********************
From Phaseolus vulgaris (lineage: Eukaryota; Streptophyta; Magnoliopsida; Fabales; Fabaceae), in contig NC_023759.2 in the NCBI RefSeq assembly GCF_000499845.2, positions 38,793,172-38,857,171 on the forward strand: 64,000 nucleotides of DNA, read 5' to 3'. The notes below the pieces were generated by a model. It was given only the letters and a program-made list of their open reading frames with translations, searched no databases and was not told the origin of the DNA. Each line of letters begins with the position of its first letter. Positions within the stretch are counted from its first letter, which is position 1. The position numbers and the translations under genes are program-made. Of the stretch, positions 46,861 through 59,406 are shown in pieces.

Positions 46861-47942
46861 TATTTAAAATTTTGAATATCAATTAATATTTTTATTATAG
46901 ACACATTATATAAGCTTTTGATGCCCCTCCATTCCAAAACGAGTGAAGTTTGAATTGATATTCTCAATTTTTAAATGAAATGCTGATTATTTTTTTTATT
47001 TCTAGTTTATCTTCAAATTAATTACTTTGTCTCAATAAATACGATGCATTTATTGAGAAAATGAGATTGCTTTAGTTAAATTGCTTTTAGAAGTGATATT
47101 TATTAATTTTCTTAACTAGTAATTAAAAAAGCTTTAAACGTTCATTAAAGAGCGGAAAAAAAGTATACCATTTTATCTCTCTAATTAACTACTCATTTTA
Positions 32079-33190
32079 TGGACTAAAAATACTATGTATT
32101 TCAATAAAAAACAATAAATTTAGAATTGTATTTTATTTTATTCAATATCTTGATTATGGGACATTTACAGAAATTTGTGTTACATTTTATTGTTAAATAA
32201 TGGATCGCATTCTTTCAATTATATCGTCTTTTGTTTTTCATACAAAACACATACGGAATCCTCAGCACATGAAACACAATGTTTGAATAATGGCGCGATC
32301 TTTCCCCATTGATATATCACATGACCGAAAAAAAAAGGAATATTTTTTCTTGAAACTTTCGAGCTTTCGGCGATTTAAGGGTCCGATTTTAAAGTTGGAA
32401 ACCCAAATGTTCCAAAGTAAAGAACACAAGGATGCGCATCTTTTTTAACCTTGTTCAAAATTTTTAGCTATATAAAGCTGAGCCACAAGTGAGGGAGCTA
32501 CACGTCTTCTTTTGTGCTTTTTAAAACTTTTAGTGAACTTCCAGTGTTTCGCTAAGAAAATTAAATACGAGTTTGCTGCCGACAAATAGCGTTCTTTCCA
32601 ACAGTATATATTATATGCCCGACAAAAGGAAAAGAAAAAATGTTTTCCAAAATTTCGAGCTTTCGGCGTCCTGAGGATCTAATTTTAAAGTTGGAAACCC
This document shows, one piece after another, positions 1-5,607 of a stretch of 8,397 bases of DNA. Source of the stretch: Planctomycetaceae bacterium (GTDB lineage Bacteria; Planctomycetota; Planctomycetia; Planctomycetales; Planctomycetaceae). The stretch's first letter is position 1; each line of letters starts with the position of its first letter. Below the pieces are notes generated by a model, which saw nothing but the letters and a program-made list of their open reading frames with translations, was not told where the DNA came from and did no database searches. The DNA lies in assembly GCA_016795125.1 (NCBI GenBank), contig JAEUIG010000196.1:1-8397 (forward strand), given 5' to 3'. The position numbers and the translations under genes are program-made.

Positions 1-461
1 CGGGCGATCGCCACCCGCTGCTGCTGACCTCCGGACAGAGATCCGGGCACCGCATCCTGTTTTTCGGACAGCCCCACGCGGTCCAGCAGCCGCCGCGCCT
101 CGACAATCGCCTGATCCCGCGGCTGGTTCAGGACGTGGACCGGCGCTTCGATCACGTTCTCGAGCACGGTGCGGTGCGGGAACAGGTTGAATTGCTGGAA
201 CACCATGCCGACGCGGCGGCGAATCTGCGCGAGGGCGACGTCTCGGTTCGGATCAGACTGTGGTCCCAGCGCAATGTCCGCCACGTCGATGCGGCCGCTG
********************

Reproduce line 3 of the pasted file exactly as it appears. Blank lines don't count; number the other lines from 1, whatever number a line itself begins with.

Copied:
46861 TATTTAAAATTTTGAATATCAATTAATATTTTTATTATAG